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C++ on AVR32 with Atmel Studio 6 is a pain

A project log for Browser-Controlled Tracked Robot

A tracked vehicle for playing around with. Controlled from laptop for ubiqutousness, educational value and ... uh... data.

OldCrowOldCrow 10/17/2014 at 20:220 Comments

Dear diary. Remind me not to try "paths less trodden" quite so often.

I spent two evenings this week just trying to figure out why the binary size went from 3k to 50k. The only difference between before and after was my adding an instance of the freshly finished Servo4017 class to the SW.

Looking through the .map file I noticed that a lot of standard library functions, e.g. malloc, were getting linked in. Which I considered weird, since the only instance I'd added was definitely static. I started to remove anything that might cause it. I don't remember the exact order in which I bisected the class, but the problem disappeared immediately after I removed the destructor. Ah, ha...? And WTF...

So, lesson learned: don't be the first or the last to go somewhere. The first ones won't get paved roads, and the last ones usually don't come back with all their body parts.

TL;DR:

Adding a destructor to a C++ class in Atmel Studio causes it to link in half the standard library, including all possible memory control functions.

In other news, I soldered in the TSR-1 regulator for the servos and the 4017 IC itself. I didn't test the library yet though; I've been busy with real life and work. For the same reason you don't get a new photo. Well, I'm also not feeling like celebrating the addition of just a few more components. Let me reiterate: too much real life happening.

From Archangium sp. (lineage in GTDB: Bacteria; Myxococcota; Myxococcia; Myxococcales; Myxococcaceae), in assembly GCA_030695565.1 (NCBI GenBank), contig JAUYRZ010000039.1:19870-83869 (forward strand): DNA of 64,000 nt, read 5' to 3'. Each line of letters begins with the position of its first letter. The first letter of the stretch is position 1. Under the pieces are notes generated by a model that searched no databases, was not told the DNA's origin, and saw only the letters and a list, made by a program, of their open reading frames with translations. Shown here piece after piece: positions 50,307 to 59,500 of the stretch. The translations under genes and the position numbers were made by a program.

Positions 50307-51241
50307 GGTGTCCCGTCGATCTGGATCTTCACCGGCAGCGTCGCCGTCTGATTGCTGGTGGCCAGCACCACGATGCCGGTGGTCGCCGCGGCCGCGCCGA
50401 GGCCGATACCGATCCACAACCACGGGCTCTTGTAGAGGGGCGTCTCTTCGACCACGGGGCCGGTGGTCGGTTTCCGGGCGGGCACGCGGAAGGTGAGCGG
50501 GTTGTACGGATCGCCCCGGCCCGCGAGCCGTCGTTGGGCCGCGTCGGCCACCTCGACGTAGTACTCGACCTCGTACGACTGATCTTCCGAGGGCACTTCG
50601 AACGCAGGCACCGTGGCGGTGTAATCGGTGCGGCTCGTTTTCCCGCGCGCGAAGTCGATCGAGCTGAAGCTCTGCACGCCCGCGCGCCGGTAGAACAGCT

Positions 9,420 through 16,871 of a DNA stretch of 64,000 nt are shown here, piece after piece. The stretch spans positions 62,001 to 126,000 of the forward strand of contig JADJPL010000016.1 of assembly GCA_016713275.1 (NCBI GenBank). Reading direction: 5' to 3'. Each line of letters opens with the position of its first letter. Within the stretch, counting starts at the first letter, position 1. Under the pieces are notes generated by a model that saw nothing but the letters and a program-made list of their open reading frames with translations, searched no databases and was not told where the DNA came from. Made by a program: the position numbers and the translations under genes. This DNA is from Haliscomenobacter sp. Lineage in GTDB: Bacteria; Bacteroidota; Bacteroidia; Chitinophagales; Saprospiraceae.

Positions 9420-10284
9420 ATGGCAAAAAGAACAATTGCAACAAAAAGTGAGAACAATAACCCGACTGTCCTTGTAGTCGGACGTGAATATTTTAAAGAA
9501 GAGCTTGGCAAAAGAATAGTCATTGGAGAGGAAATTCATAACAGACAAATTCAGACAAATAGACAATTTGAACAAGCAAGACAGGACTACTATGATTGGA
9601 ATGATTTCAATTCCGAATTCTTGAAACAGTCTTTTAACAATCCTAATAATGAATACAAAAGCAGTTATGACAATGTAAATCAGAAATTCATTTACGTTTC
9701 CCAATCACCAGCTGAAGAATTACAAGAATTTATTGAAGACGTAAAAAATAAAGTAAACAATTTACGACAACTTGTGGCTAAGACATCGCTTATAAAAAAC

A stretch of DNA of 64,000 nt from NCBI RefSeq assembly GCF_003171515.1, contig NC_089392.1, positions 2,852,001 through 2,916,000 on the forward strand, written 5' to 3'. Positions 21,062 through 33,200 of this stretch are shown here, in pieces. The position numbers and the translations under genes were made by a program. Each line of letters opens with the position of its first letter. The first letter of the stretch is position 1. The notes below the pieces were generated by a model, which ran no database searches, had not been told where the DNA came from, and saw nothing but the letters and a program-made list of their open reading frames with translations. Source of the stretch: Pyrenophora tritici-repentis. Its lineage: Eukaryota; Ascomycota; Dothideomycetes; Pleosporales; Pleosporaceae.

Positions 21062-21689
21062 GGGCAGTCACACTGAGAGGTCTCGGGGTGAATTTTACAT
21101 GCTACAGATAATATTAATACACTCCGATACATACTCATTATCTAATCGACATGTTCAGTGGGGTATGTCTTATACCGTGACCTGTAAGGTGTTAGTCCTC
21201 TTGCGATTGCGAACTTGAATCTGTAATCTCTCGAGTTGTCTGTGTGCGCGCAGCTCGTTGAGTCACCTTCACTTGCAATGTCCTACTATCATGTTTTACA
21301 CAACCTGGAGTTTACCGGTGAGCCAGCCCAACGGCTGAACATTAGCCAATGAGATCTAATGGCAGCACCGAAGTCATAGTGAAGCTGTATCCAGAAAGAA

And don't get fooled by the front page picture getting changed. It's not a new photo; I just shuffled the photos around to get a better one as the preview image. I'm not usually much for PR, but getting one jolly wrencher and... uh... one follower?... after a few months of the project being up usually means one of two things: Either my project has absolutely no interest to anyone ever. Or I make a crappy first impression. Now, I'm not Einstein, Spielberg or Spock, but I'm rather certain that it's still the second option. And the only way to make a first impression in the project listings is the picture. So... advice for those who may follow: Put a front page photo that has actual object in it. Bonus points if it also has PCBs, gears (or other power transmission mechanics) and/or wiring. Extra bonus for shiny objects and blue LEDs. Trust me on this one.

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